I love listening to Parker sing the Alphabet Song. He’s so enthusiastic and always ends with, “Yeah!!!” and self applause. He already has the ability to recognize the letters of the alphabet by name, sight, and sound. I think back to what Bryce and I have done to facilitate his strong phonemic awareness and I wonder if Brandon will develop a similar strength with the exposure to a literacy rich environment. Then I think about the students I have who don’t have the level of phonemic awareness that Parker has and I determine how I can teach them the same skills. Here are some of the ideas we use with Parker and Brandon:
Letter magnets on the fridge
Foam letters for the bathtub
Phonics related videos
Wooden craft letters
Writing letters in the air
Physical movement to each syllable: clap, jump…
Teaching letter families (-at, -ed, -ot, etc.)
I also incorporate the above strategies into my lessons for my non-readers at school. The idea is to make it fun and they won’t even know you’re instructing. I’m hoping one day I’ll hear one of my students self-applaud and congratulate themselves, too.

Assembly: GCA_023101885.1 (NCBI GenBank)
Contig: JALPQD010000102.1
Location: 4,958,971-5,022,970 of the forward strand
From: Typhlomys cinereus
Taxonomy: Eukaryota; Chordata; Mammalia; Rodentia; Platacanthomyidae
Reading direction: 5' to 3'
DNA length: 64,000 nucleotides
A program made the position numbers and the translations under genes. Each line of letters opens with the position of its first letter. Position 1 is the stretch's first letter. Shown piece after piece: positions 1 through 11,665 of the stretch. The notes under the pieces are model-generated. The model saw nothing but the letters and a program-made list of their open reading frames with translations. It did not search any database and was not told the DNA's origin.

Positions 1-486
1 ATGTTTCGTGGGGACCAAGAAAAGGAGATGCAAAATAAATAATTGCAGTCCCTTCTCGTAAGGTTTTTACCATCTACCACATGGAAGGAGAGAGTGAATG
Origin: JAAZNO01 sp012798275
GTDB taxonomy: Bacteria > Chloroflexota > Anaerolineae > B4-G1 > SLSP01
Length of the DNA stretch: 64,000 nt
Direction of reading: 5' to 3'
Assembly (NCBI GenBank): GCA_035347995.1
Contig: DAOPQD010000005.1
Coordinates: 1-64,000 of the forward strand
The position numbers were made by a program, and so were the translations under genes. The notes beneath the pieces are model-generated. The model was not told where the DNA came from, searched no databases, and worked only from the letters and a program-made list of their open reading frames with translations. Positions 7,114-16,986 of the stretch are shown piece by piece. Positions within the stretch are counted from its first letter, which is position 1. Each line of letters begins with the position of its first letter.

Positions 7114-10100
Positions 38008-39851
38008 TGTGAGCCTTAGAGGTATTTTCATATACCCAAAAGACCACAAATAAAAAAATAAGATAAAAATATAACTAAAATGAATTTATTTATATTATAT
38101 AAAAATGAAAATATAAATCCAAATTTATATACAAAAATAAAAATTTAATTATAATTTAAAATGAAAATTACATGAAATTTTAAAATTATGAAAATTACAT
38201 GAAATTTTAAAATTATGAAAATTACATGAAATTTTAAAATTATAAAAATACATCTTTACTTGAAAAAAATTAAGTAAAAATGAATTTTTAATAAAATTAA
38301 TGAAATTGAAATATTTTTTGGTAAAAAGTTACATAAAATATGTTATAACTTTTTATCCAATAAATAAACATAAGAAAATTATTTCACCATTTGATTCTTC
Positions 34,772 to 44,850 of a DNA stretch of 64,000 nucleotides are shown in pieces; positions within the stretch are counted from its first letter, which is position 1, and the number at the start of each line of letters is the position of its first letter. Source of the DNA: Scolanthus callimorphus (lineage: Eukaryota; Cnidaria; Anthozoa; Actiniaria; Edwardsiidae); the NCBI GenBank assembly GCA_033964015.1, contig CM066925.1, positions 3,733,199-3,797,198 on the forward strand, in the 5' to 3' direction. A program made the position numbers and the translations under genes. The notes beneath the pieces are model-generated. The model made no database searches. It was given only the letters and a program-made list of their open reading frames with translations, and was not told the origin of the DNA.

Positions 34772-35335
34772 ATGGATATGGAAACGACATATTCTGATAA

“Do not go where the path may lead, go instead to where there is no path and leave a trail.” -Ralph Waldo Emerson
This quote struck a chord with me. I think it really defines what my husband and I want for our boys. At this age we want them to remain the curious beings that they are and allow them the freedom to experience as much as possible. As they get older, this might mean that they go against the grain and investigate ways to develop their own identity. Teach them to think outside the box. Allow them to explore their own ideas and make their own unique mark on the world.
So what do we do to encourage this independent thinking? We nurture the whole child. Provide them with exposure to a wide variety of people and places. Encourage their questions. We make any trip to the park, zoo, or even the grocery store an adventure and open their eyes to something different every time. I like to expose my kids to different types of music, art, and texts. We foster their emotional side with love and hugs, teaching them how to communicate effectively to meet their needs. We encourage their independence and free thinking.
Bryce and I hope that by raising Parker and Brandon to know that they have options and what those options are, they will be happy and productive who feel confident enough to pursue their hearts’ desire, even if it’s a lemonade stand when they are young.
Video Librarian is the video review magazine for public, school, academic, and special libraries, as well as video fans who are interested in a wider variety of titles than what’s found in the average video store. The reviews are written by staff, librarians, teachers, and film critics. Video Librarian recently reviewed the Fascinating World of Insects in the September/October 2012 issue and gave the video 3 1/2 out of 4 stars with the Highly Recommended designation. The review is below: